Frustration among many Senate Republicans, not to mention Democrats, toward the White House has hit a fever pitch, with many lawmakers — including Majority Leader Mitch McConnell — admitting they could break for the August recess without a stimulus bill.
The latest: The Senate left for the weekend Thursday evening without even circulating a draft bill that McConnell says will be used as a starting point for negotiations — and many blame the White House.
Behind the scenes: Multiple GOP Hill aides involved in the stimulus negotiations tell me they feel Treasury Secretary Steven Mnuchin and White House Chief of Staff Mark Meadows have undermined the legislative process.
- "They came in at the back end with a ton of unrealistic requests, like zeroing out funding for testing and forcing the FBI building into the package," one congressional aide said. (The president initially wanted a line in the bill to build a new FBI headquarters in downtown Washington, D.C. )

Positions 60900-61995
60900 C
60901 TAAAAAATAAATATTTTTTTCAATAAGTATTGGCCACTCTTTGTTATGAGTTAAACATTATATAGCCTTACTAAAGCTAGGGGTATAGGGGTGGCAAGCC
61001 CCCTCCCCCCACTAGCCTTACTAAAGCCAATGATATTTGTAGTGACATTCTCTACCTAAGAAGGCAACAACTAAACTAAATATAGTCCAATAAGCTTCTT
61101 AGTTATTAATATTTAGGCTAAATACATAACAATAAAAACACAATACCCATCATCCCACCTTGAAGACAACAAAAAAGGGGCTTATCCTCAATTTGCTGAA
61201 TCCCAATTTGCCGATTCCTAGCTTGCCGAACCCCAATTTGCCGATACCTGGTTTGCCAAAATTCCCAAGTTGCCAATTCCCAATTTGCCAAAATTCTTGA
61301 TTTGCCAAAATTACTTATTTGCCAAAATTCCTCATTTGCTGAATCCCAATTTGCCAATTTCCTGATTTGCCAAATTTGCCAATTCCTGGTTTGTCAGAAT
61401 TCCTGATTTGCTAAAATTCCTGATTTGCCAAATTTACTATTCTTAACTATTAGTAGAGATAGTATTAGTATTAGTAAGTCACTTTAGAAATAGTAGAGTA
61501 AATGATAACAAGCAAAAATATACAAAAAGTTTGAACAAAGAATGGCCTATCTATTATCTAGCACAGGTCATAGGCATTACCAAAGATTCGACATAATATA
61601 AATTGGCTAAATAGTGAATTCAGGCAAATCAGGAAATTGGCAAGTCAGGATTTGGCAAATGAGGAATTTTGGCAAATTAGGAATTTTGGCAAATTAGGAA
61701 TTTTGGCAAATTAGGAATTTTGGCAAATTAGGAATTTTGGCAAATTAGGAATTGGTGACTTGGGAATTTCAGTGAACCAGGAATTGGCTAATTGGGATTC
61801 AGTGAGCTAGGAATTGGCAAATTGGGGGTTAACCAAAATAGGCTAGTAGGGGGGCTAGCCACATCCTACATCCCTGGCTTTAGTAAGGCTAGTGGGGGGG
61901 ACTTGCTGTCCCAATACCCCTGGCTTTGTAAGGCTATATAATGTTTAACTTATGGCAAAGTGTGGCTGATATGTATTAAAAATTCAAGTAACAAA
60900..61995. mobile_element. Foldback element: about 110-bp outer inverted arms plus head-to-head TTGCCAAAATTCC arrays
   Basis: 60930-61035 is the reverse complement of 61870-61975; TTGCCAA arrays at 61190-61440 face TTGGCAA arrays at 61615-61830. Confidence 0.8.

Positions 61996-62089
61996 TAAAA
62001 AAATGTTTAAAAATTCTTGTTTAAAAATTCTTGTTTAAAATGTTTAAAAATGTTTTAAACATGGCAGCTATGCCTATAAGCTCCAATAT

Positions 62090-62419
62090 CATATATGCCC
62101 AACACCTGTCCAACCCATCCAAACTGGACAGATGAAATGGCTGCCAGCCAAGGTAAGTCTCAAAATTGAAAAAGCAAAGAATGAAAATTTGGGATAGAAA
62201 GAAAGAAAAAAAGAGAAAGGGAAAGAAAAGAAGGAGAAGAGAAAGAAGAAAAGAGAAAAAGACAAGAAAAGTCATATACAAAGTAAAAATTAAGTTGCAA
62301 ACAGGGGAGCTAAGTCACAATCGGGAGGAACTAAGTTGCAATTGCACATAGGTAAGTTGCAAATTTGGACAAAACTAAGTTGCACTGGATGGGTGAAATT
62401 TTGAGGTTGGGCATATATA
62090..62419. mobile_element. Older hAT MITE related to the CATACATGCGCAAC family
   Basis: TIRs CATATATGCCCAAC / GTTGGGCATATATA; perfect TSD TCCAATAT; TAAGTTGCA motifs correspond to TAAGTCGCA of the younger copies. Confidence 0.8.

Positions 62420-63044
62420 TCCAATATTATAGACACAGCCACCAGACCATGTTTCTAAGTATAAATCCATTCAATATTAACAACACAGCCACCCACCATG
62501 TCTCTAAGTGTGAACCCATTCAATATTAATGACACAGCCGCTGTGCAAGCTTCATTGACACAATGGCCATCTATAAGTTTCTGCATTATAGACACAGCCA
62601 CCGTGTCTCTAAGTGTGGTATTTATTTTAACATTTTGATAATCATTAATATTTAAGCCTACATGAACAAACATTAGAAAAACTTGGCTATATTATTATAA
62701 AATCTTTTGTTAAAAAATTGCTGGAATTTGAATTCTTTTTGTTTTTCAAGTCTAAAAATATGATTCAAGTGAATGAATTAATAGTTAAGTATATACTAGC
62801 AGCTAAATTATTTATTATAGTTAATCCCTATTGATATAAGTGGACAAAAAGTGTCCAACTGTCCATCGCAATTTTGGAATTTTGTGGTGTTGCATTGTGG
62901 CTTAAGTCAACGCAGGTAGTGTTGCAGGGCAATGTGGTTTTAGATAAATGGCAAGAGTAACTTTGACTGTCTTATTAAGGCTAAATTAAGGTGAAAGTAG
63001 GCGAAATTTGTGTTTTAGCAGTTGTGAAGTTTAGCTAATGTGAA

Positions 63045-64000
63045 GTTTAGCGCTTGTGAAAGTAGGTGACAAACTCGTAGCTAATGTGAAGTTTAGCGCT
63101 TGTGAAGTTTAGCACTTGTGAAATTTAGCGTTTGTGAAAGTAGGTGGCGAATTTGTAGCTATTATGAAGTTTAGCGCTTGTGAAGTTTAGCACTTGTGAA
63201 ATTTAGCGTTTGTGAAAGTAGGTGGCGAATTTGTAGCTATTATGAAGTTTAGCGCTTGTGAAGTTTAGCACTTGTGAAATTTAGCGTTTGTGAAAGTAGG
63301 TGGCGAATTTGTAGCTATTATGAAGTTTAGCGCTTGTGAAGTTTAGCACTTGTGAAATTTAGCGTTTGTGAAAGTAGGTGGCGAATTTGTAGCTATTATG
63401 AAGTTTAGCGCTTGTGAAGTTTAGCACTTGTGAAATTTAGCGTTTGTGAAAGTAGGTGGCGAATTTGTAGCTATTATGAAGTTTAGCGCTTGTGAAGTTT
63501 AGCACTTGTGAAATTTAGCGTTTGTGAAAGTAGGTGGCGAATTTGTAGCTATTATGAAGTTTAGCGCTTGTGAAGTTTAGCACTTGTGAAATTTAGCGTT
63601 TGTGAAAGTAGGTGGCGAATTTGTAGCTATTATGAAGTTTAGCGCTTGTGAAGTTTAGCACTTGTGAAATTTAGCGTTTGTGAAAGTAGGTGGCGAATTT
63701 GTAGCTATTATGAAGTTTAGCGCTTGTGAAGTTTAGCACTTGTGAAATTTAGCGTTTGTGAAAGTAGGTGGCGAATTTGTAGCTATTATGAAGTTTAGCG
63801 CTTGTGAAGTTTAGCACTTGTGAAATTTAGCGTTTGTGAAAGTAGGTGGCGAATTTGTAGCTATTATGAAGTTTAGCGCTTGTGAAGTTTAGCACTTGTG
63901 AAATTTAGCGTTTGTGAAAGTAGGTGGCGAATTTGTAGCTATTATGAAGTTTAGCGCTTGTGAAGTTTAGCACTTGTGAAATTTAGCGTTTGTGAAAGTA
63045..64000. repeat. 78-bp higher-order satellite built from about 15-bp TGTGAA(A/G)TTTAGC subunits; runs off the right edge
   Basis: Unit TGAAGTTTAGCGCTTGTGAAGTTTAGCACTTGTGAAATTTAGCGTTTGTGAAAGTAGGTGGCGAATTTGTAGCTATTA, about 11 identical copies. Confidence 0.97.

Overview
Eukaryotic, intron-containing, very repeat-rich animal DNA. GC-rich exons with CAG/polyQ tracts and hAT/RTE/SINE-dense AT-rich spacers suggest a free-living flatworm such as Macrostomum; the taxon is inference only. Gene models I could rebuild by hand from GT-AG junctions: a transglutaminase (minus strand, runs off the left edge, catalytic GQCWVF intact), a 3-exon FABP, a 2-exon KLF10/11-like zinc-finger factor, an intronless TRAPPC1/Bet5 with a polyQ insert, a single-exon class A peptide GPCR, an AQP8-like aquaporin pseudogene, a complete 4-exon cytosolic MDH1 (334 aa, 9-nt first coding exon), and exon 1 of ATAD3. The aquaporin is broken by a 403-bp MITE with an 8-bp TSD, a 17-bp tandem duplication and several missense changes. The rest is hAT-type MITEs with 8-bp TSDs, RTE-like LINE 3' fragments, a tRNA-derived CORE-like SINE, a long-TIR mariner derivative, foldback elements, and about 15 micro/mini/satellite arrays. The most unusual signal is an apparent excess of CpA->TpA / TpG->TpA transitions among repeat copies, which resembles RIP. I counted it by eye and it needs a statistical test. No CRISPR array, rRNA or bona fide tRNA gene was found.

There was also early skepticism among GOP lawmakers about their role in the talks, according to conversations with seven Republican Hill staffers involved in the crafting of the bill.
- Mnuchin, the White House's key negotiator during the passage of the CARES Act, was criticized by members for his willingness to cut deals with Democrats and "give away the store," as one lawmaker put it.
- He's also been given vast powers under the CARES Act on how the implementation is done. "He can make a lot of decisions unilaterally, and that has added to the skepticism on the Hill," a GOP staffer said.
Meadows has taken a bigger role in stimulus talks this time around and is viewed as Mnuchin's foil, two administration officials told Axios. But it's taken him a while to get the president on the same page as GOP senators.
The other side: "Meadows and Mnuchin have been working closely with Senate GOP leadership. They spent the afternoon on the Hill yesterday working on priorities the White House and Senate R’s can unite around. They’ll be back on the Hill today. They’re also in constant contact with McConnell and [House GOP Leader Kevin] McCarthy," a White House official told Axios.
The bottom line: Republican leaders privately admit that if negotiations are a failure, the White House and Republicans will take the political hit since they're running the show.